Why Your St. Augustine Grass Is Turning Light Green

St. Augustine grass is a warm-season grass known for its dark green color and lush texture.

It is a popular grass in warm coastal areas of the Southeastern United States, and it grows well in sandy soils.

While St. Augustine grass is beautiful to look at, keeping it maintained tends to be rather difficult.

St. Augustine grass has pretty strict care requirements, and if they are not followed, your lawn may develop bare patches.

One of the most common issues with St. Augustine grass is its deep green color fading, but why does this happen?

The most common reasons for your St. Augustine grass to turn light green include root rot, a nematode infestation, a lack of nutrients, not enough sunlight, and not getting enough water. Luckily, some of these issues may be easily resolved, and the damage to your grass is reversible.

Keep reading to learn more about why your St. Augustine grass is turning light green and how to fix it.

why is my st augustine grass turning light green
Light green St. Augustine grass is a sign of some issues to take care of.

Your Grass Is Suffering From Root Rot

Take All Root Rot is a disease in which the pathogens are always in the grass roots, even if it is healthy.

The pathogen is released when the ground gets too wet or the grass becomes stressed.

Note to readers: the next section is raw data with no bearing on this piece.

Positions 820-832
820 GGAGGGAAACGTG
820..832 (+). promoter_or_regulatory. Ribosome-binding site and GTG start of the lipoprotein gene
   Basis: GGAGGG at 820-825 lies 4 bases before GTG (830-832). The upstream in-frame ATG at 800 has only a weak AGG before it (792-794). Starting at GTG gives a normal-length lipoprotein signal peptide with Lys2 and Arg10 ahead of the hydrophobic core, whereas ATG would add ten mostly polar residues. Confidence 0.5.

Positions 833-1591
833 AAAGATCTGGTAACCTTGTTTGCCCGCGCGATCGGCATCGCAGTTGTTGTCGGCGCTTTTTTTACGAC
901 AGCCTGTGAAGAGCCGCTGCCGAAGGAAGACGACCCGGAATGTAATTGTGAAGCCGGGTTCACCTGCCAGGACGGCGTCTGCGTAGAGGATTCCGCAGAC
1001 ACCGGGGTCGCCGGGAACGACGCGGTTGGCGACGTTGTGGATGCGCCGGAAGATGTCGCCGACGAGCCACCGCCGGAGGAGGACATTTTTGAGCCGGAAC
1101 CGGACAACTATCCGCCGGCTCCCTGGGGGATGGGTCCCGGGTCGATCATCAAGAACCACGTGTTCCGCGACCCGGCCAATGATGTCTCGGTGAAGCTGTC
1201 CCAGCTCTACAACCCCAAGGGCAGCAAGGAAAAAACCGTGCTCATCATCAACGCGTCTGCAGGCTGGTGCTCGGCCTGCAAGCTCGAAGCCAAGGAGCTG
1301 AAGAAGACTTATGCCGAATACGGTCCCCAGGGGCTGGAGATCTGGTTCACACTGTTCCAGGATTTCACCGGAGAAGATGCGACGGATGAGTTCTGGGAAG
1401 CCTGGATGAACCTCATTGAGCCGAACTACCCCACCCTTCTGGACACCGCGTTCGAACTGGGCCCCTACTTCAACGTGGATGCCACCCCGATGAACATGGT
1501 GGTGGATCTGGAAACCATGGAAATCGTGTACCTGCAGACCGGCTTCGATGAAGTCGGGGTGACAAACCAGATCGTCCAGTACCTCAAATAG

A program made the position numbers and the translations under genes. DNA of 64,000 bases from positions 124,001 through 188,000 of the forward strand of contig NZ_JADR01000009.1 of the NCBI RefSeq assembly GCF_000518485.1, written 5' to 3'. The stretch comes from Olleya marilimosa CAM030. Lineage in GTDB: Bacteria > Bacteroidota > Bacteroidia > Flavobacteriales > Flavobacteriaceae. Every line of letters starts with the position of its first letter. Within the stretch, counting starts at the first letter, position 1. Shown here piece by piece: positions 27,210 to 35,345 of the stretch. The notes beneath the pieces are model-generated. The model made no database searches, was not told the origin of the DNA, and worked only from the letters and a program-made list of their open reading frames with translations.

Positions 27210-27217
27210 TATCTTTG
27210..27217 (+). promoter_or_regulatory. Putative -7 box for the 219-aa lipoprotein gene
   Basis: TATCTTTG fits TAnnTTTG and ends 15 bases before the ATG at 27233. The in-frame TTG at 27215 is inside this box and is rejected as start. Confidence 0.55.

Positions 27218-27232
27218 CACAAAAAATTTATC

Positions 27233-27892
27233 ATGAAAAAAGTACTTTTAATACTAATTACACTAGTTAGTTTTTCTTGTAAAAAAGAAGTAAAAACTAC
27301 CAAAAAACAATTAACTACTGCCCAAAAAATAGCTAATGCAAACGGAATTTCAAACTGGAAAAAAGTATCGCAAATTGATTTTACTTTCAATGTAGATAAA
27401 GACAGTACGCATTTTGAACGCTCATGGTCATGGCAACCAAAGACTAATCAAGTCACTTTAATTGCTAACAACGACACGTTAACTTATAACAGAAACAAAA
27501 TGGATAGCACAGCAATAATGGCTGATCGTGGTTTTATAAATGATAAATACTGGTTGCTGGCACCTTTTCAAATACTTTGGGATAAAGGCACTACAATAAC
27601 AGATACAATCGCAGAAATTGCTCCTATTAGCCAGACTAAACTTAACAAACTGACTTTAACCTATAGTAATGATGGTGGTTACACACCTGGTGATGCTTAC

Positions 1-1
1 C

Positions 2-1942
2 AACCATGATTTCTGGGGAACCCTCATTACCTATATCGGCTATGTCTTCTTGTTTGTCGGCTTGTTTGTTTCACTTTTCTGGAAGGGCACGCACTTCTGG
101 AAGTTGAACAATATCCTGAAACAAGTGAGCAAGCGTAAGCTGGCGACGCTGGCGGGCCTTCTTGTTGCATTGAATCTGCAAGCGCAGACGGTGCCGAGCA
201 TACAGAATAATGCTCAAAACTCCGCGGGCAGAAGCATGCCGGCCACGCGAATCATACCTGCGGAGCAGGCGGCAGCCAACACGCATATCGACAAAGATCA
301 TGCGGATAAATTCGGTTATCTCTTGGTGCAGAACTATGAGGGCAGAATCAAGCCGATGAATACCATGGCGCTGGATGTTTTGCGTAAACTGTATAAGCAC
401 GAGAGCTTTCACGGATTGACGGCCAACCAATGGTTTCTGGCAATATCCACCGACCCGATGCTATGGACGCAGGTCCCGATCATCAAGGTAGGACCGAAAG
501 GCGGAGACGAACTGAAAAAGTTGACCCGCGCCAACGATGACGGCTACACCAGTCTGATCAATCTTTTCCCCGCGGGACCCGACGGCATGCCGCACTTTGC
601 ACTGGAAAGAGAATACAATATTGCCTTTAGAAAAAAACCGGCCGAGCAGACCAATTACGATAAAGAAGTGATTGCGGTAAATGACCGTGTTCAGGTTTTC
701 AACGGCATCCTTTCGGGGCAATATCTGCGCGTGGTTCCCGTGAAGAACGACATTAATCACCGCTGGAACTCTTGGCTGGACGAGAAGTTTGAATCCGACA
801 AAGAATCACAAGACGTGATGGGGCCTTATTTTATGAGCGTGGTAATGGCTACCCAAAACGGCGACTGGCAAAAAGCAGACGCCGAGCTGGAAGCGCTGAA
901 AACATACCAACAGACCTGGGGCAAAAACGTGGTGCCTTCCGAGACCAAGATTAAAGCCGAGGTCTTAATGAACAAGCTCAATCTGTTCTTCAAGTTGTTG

One of the causes of stress on your lawn is cutting the grass too short.

Always follow the one-third rule by only cutting one-third of the length of your grass blades when you mow.

Patches of yellow or light green grass are the first sign of Take All Root Rot, followed by the roots turning white and developing black spots.

As the disease progresses, the grass will become thinner and eventually die.

Use a fungicide to lessen the effects of Take All Root Rot in your lawn, but it is only effective when the disease is still in the roots of the grass.

Since the disease is resistant to fungicides and there is no other treatment for it, you may need to completely remove the affected patches of grass to prevent the fungus from spreading to your healthy grass.

Your Lawn Has Nematodes

Another reason your St. Augustine grass turns pale green is a nematode infestation.

Nematodes damage your grass by attacking it at the roots, which causes your grass to become thin and pale.

If you think nematodes might be why your grass is changing color, you will need to have a soil sample tested.

Nematodes are very challenging to get rid of since there is no chemical solution to eliminate them.

The only way to deal with nematodes is to make your grass and soil healthy.

Raise your mowing height to 3-4″ inches tall, and water deeply but less often.

Add potassium and phosphorus to your soil to promote growth and a strong root system.

You can learn more about adding potassium to your lawn here.

Keep your lawn as healthy as possible, and when the nematodes lessen in numbers or go away, your lawn will be strong enough to make a full recovery.

Your Grass is Lacking Nutrients

A St. Augustine lawn needs nitrogen and iron to maintain its deep green color, especially if the soil is sandy.

Sandy soil tends to allow essential nutrients to drain too quickly, so your grass is not getting what it needs to stay healthy.